How I Survived (and Thrived) Under Google Panda

I don’t do anything for SEO. Not only do I not do anything, but I actively advocate doing nothing for bloggers (and only bloggers. I think SEO is really important for some businesses).

After the Google Panda update hit the I didn’t really pay much attention because there wasn’t much I could do about it. Over the last several months there have been other updates from Google all directed at weeding out content farms and putting an emphasis on quality content. During that time I was running around Europe and I didn’t look at the analytics data for my site for several months.

Well, the last few days I’ve been diving back into my analytics and to my surprise, my total search engine traffic has almost doubled since the Google Panda update!! Assuming that August numbers continue on the current path over the next two weeks, my total search traffic will have DOUBLED since the end of 2010.

What did I do to get this increase in traffic?


I didn’t do a god damn thing.

I do not claim to be an SEO expert, but I can guess as to why I would have benefited under Panda and other sites would have suffered. Here are some of the things which might have helped me:

  • I have good links. I have links from some very high quality sites like,,, etc. These are HUGE signals to Google that my site can be trusted.
  • I haven’t pissed Google off. I don’t sell links, I don’t do sponsored posts. I don’t do anything black hat or really even grey hat.
  • I have real readers. I have over 1000 followers on Google Buzz, 700 on Google FriendConnect and over 14,000 on Feedburner (which is owned by Google). I have a large social media footprint on Facebook and Twitter as well. About 1/3 of my search traffic is people looking for me or my website. My biggest source of traffic is organic traffic of people coming directly to my site. All of these are signals to Google which says “this site is the real deal”. Oddly enough, everything I’ve done to make my site Google-proof I think helps me in the eyes of Google.
  • I almost never use nofollow links. Why link to something in the first place if you don’t trust it? Too many nofollow links probably smacks of gaming the system. I link freely and openly.
  • I post only original content. 99% of the images on my site are photos I’ve taken. I don’t republish things from other sites, even if I wrote it. (I have republished a few of my articles on other sites, however).

I’ve done a few site wide changes that will probably help things even more. I’ve improved page load time and fixed how I do titles for blog posts. Again, even those changes aren’t SEO changes per se, they are just good practices for any site.

I think the solution to doing well under Panda is simple: have real readers with real social signals, and don’t try to game Google.

By Gary

3 dimples. 7 continents. 130 countries.

4 replies on “How I Survived (and Thrived) Under Google Panda”

Intriguing… now I’m going to have to go back and look at my numbers, especially since I’m in a very similar boat as you, Gary. I produce only original content (travel content, actually), i almost never use nofollow, I have real readers (not nearly as much as you do, but growing everyday), and I haven’t ticked google off.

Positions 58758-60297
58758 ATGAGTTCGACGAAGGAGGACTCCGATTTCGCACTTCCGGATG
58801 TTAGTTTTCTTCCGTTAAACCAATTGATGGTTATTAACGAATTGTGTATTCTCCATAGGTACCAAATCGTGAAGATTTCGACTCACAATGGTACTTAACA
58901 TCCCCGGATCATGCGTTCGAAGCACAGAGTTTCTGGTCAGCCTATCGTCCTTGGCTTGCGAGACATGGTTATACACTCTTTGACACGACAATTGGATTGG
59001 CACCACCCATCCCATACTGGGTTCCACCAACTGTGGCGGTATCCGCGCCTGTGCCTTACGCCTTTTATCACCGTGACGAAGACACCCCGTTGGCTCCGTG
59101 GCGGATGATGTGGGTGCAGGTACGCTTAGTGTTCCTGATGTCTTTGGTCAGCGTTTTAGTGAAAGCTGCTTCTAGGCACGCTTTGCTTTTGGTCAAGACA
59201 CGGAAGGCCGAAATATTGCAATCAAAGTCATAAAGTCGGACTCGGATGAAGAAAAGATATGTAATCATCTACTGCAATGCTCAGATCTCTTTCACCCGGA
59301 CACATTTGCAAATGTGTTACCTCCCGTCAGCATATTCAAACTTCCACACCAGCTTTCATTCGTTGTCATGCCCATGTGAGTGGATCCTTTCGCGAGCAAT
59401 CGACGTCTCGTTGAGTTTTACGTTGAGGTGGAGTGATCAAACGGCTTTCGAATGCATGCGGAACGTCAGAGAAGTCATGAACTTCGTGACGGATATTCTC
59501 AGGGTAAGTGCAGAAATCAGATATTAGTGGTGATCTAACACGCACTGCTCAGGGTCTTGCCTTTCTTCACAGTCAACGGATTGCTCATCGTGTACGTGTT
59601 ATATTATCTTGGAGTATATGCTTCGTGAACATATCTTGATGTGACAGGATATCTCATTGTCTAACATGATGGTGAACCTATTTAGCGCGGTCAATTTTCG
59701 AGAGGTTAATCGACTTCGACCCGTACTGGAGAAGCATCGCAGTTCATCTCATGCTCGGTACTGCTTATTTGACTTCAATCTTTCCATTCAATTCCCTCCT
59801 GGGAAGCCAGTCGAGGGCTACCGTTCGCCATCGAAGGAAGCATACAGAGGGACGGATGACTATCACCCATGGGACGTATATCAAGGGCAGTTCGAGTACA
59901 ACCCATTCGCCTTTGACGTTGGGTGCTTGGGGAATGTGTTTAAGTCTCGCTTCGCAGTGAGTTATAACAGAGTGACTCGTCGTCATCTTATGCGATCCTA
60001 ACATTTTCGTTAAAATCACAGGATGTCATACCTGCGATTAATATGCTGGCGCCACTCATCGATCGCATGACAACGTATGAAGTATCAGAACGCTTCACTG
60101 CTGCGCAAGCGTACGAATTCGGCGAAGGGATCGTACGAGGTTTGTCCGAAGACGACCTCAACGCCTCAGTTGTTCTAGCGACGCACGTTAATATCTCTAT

Now I just have to work on providing more and more value which will drive word of mouth, help increase my visibility, and eventually lead to some extreme-reputation links, the likes of you mention above.

But the main bit is providing great content, so thanks for outlining some of your thoughts on this, Gary. I enjoyed it 🙂

Interesting. I was actually gob-smacked by Panda even though everything on my site is original — and I’d like to think, quality — content. Except images, which mostly come from I’m working at improving my site speed, which I hope will help.

I got whacked by the Panda myself aswell…

I’ve recently been looking for ways around the Google Panda update and I’ve done alot of analysis on my own web sites.
Below are several key points to take into account:

1) minimize bouncerate on your sites
2) get rid of/nofollow/noindex thin and low quality pages
3) boost Ctr in the SERPS (E.g implement crazy call to actions and stuff inside your page titles)
4) offer a lot more increased value on your site (boost visitors onpage time)
5) interlink your website through optimized anchor texts
6) use a privacy policy, about us, contact us, google maps location, SSL, address/phone number, images, subtiles, paragraphs, bulletpoints etc etc (all “possible” added quality elements you can think of)
7) Achieve more quality inbound links with good anchor text variation.

Link-building must be done in a very diverse and consistent approach.

Another thing, I am a beta tester for LinkALoha at the moment and I am seeing GREAT results. I think they are going to open a few new spots soon, you guys should take a look. Those guys are great

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